Warrior Country Soldiers go south for HEAT
February 19, 2009
HUMPHREYS GARRISON - Noncommissioned officers throughout the peninsula gathered Thursday at Camp Humphreys to conduct training certification on the High Mobility Multipurpose Wheeled Vehicle Egress Assistance Trainer.
The HEAT training class was designed for the NCOs to acquire certification on the HEAT device, enabling them to train more Soldiers on the simulator. The simulator is a modified M1114-up armored vehicle with the capabilities of being rotated and spun around on demand using a joystick.
The purpose of HEAT is to learn how to react from a rollover and the proper way to get out of a vehicle in the event an up-armored or any vehicle is turned on its side or upside down. A rollover is when a vehicle is tipped over due to the path of travel or negligence.
The class began with a class where the six NCOs where briefed on what to expect in the HEAT simulator. This was followed by a short test to find how much they retained during the class. The instructors followed the test with a demonstration of the four drills and the jobs each had to do in order to be certified to teach the course.
The first of the four run battle drills consisted of a four man crew entering the simulated M1114 up-armored vehicle and being turned over 25 and 30 degrees to get familiar with a rollover. Run battle drill two had the crew turned in a rollover of 180 and 360 degrees, followed by run battle drill three where the crew was turned 180 degrees then forced to get out of the vehicle while upside down.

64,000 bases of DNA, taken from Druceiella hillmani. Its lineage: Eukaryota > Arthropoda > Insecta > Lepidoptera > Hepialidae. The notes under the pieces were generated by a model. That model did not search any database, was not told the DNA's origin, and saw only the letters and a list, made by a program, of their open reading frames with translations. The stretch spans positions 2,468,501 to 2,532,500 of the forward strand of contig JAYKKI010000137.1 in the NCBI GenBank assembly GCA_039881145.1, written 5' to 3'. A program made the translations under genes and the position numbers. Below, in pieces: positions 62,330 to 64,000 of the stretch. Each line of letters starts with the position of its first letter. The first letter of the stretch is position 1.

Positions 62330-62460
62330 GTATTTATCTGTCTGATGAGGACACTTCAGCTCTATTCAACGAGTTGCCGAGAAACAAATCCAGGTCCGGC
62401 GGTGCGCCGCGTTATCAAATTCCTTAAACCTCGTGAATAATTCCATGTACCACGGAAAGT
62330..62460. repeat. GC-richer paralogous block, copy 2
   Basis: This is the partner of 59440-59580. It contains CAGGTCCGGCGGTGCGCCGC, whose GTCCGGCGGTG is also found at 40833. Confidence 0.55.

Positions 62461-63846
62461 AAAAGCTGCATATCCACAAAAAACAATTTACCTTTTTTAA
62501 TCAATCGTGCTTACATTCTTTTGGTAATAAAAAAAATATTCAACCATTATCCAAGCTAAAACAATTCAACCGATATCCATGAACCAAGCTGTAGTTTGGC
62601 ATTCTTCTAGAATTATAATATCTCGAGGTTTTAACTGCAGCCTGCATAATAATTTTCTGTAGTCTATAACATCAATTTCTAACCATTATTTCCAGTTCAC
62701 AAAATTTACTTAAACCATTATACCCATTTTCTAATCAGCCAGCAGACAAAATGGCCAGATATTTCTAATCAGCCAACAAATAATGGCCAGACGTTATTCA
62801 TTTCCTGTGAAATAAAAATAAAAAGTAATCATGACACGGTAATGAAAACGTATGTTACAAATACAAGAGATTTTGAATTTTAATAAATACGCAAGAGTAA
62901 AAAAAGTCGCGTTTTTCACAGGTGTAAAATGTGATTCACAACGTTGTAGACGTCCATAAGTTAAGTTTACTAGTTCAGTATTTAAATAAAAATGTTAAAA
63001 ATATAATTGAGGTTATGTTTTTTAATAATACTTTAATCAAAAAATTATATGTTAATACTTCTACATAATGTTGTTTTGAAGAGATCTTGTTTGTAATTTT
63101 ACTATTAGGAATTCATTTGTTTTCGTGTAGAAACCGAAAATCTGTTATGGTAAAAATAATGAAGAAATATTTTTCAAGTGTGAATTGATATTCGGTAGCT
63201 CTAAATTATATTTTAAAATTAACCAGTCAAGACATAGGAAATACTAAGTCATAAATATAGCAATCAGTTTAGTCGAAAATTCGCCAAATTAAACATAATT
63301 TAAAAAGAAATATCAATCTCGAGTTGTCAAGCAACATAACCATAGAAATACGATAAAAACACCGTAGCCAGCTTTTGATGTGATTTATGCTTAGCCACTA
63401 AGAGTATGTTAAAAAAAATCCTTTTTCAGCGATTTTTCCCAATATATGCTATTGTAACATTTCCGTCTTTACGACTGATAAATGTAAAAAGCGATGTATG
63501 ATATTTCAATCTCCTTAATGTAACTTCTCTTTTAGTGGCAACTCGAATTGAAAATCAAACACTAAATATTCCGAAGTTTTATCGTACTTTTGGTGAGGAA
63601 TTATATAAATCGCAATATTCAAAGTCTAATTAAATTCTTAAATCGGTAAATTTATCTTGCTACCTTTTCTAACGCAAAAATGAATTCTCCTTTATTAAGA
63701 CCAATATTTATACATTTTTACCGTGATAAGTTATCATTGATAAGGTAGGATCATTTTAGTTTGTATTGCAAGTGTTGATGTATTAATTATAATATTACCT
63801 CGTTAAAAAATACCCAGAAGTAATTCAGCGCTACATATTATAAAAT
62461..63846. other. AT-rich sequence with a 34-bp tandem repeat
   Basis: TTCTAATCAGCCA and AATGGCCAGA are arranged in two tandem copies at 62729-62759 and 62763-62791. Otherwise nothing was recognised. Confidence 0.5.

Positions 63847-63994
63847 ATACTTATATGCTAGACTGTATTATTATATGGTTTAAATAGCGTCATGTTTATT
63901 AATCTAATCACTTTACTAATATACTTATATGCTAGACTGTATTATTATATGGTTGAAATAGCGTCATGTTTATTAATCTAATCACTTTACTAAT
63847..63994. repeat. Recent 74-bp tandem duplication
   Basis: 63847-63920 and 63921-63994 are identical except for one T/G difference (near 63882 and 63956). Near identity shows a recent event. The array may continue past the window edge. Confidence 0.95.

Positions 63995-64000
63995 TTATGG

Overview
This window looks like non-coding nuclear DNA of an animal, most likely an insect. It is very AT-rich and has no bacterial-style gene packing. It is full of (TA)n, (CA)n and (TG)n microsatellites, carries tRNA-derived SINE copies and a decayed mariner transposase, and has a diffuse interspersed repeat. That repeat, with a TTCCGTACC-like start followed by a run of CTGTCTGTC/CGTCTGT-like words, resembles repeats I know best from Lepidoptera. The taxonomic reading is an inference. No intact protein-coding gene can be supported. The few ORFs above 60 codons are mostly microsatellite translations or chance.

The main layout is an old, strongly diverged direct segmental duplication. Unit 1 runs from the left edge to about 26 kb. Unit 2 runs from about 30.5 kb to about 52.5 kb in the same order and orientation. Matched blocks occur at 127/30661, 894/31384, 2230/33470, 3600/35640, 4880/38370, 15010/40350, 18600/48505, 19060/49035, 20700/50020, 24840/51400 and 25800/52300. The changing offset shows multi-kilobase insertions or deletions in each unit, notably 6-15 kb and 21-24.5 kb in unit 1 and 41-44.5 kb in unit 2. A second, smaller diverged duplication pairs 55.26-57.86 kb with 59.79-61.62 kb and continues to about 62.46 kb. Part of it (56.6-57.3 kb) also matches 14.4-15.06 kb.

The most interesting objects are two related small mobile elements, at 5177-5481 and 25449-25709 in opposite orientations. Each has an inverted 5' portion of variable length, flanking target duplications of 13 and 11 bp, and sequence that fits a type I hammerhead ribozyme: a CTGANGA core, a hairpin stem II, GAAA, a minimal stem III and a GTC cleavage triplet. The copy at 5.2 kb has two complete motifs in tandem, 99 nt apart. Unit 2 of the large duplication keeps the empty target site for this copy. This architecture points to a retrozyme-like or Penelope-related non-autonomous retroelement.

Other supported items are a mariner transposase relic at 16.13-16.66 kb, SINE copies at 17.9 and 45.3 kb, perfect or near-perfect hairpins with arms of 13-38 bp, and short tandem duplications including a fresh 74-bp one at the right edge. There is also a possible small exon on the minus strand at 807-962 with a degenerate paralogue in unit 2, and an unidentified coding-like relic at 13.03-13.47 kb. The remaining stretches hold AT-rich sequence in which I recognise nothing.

"It was different, we (the crew) were forced to communicate because we were all fighting to get out of the vehicle," said Staff Sgt. Lakisha Session, training NCO, 52nd Ordinance, during the after action report following battle run drill four.
Battle run drill four had the crew simulating a rollover in water. The up-armored vehicle was turned 90 degrees and the entire crew had to get out through one exit point, the gunners hatch, versus battle run drill three where the NCOs could exit out of their respective doors.
Staff Sgt. Paula Nahler, master driver, 25th Ordinance, said the opportunity to have hands on training prepared us for the drill, and the way we turned through each position, helped in case some of us sat in the back or in the driver's seat.
"It is important to know everyone's position despite your rank and title; every Soldier needs to know what the other is going to do and be familiar with their job," added Staff Sgt. Kalimah Shabazz, 538 Ordinance operations NCO in charge.
Once the NCOs became qualified, they discussed among themselves how they were going to run the HEAT simulator with their Soldiers and what points they were going to emphasize.
"We will train in a classroom to be aware of what could happen in a rollover, on the squad level, and after I feel they are aware of all the safety hazards, and are familiar with the training; in the actual simulator," said Staff Sgt. Richard Pierce, master driver, 17th Ordinance.
The HEAT class was the first such class on the peninsula and was applauded by every NCO. The course can be taken not only on USAG-Humphreys, but Camp Carroll and USAG-Casey.
"It was awesome," Shabazz said